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The Hispano Homeland by Richard L. Nostrand
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The Hispano Homeland (1992)

by Richard L. Nostrand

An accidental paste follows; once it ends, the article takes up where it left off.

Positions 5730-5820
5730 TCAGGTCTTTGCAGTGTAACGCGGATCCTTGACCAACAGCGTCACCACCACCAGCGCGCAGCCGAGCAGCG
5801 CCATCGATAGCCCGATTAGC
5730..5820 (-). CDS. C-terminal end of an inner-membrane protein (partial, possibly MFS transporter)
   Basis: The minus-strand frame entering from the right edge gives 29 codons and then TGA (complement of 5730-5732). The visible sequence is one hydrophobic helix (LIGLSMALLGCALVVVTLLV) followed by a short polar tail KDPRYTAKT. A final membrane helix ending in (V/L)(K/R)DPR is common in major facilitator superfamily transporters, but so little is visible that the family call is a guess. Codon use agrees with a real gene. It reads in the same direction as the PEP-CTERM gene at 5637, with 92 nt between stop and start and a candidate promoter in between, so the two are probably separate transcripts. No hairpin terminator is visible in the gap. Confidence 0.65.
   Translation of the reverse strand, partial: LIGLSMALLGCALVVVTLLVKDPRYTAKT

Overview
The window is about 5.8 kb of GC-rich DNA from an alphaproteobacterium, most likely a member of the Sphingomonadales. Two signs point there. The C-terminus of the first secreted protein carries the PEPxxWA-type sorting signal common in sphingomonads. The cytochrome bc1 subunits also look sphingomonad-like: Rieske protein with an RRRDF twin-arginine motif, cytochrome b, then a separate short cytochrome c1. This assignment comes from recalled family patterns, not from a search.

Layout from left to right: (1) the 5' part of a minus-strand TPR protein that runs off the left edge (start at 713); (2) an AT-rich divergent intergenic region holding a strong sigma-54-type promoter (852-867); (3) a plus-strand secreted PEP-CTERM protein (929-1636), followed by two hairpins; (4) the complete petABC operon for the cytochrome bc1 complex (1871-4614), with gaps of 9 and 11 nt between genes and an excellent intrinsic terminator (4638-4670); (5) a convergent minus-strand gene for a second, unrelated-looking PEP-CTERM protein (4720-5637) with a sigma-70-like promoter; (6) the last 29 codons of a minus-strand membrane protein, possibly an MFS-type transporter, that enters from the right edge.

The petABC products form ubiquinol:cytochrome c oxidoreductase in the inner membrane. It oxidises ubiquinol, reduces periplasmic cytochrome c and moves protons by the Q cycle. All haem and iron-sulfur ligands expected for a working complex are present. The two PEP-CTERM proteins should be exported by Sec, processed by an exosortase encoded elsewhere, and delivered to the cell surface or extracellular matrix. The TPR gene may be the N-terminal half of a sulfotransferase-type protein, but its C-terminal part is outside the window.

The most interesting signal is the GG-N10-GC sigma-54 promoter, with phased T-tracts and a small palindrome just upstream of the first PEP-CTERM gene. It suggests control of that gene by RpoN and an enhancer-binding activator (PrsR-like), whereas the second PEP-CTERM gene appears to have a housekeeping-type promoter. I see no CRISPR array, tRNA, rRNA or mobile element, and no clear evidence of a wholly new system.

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"Deep in the American Southwest, in the mountains and river valleys of northern New Mexico, a distinctive group of people have made their home for four hundred years. Descendants of the settlers who moved into this most northern periphery of New Spain late in the sixteenth century, they exhibit clear cultural differences from other Spanish-speaking people of the Borderlands." "In this carefully researched, clearly written book, Richard L. Nostrand interprets the Hispanos' experience in geographical terms. He demonstrates that their unique intermixture with Pueblo Indians, nomad Indians, Anglos, and Mexican Americans, combined with isolation in their particular natural and cultural environments, have given them a unique sense of place--a sense of homeland." "Several processes shaped and reshaped the Hispano Homeland. Initial colonization left the Hispanos relatively isolated from cultural changes in the rest of New Spain, and gradual intermarriage with Pueblo and nomad Indians gave them new cultural features. As their numbers increased in the eighteenth century, they began to expand their Stronghold outward from the original colonies. In the early nineteenth century, their isolation ended with the beginning of trade with Anglos from the east, who presented them with economic attractions that drew Hispano workers into a peripheral Outland area." "At about the same time, Spanish-speaking immigrants, bringing with them a Mexican culture, began to enter the Stronghold and the Outland. Economic attractions and Mexican and Anglo competition led to village depopulation and the diffusion of many Hispanos throughout the urban areas of the Southwest." "Nostrand examines historical, geographical, and census documents and oral information to determine the extent of the Hispano Homeland through time. Its heyday was about 1900, when it extended over an area the size of Utah and two-thirds of its population were Hispano. Today it is eroded and less majestic, but it still stands apart--a distinctive island in America, the only surviving colonial Spanish subculture."--BOOK JACKET.Title Summary field provided by Blackwell North America, Inc. All Rights Reserved… (more)

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